The generous gifts of alumni, family and friends have established dozens of endowed faculty positions at SMU, enabling the University to attract leading scholars with significant research funds and competitive salaries. Through The Second Century Campaign, SMU aims to increase to 100 the number of endowed academic positions.

Following are two examples of professors whose work is supported by endowments.

David J. Chard 
Leon Simmons Endowed Dean of Annette Caldwell Simmons School of Education and Human Development

As dean of Annette Caldwell Simmons School of Education and Human Development, David J. Chard is committed to helping build a solid foundation for the new school and ensuring that students receive the necessary to be effective teachers, counselors and experts in other aspects of human development. Chard is a scholar on reading and learning disabilities whose publications include more than 30 research articles, 12 books and 18 technical reports, monographs and training guides. He was drawn to the field of special education while teaching mathematics and chemistry for nearly 10 years in high school classrooms. There he frequently encountered students who struggled with math and science concepts because of difficulties with reading, language and vocabulary development. Chard focused his subsequent scholarship and research on the role of instruction in the development of basic literacy and numbers skills for students with learning disabilities or those at risk for school failure.

As dean of Annette Caldwell Simmons School of Education and Human Development, David J. Chard is committed to helping build a solid foundation for the new school and ensuring that students receive the training necessary to be effective teachers, counselors and experts in other aspects of human development. Chard is a scholar on reading and learning disabilities whose publications include more than 30 research articles, 12 books and 18 technical reports, monographs and training guides. He was drawn to the field of special education while teaching mathematics and chemistry for nearly 10 years in high school classrooms. There he frequently encountered students who struggled with math and science concepts because of difficulties with reading, language and vocabulary development. Chard focused his subsequent scholarship and research on the role of instruction in the development of basic literacy and numbers skills for students with learning disabilities or those at risk for school failure.

Chard came to SMU in 2007 from the University of Oregon, where he was associate dean for curriculum and academic programs in the College of Education. He holds a Ph.D. in special education from Oregon and has taught at Boston University, the University of Texas at Austin and in California public schools. He also has served as a Peace Corps educator in Africa.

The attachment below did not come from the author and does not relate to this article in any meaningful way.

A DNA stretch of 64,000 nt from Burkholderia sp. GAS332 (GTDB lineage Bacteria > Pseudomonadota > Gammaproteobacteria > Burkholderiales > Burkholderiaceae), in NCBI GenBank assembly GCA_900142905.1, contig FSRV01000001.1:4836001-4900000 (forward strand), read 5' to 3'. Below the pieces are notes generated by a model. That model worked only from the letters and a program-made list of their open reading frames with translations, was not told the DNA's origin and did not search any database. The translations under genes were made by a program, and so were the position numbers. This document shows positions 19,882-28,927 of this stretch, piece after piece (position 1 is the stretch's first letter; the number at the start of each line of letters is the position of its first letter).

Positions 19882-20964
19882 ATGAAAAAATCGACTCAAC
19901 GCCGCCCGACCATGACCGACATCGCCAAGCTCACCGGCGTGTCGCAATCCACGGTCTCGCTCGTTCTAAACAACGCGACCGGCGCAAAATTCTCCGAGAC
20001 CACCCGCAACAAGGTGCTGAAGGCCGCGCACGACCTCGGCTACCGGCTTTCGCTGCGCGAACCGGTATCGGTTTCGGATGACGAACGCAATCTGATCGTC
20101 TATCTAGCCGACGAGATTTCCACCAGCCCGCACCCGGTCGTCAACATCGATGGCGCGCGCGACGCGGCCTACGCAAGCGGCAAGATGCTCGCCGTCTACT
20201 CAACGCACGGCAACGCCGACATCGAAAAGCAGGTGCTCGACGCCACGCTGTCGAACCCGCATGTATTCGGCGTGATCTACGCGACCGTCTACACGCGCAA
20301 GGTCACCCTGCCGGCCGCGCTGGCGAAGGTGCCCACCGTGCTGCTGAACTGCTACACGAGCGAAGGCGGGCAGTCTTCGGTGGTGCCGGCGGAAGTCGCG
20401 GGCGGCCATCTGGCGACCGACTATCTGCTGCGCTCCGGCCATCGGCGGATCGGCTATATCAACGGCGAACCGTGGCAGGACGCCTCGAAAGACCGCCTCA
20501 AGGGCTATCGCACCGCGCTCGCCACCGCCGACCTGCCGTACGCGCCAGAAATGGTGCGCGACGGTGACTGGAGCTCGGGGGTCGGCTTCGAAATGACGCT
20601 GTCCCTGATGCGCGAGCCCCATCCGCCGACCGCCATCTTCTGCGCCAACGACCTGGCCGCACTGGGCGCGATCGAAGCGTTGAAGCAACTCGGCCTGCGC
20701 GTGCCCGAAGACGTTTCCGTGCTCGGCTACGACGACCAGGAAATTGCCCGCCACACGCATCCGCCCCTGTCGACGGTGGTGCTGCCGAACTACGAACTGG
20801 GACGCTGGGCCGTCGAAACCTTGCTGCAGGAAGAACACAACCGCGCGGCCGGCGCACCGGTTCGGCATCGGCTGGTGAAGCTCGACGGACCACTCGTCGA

Brian W. Stump 
Claude C. Albritton, Jr. Chair in the Huffington Department of Earth Sciences in Dedman College

When a series of small earthquakes shook North Texas in recent months, Brian W. Stump, professor of earth sciences in Dedman College, led the SMU team that investigated. The SMU experts set up 10 high-tech seismic instrument stations, loaned by the National Science Foundation, in parts of Tarrant and Johnson counties to get a better reading on the phenomena. While the results are still pending, the research has attracted national media coverage and widespread interest. Although these earthquakes were close to home, seismic disruptions have spurred Stump to travel around the world to understand better the earth’s crust and mantle.

Since 2002 he has taken part in a joint U.S.-China research project north of Beijing sponsored by the U.S. Air Force Research Laboratory. Scientists there deployed a network of seismic stations to record broadband waves from earthquakes and such man-induced events as mining explosions. And for more than a decade, Stump and fellow SMU scientists have been involved with a research project in South Korea sponsored by the U.S. Department of Defense that also followed sound waves from explosions and earthquakes through the atmosphere.

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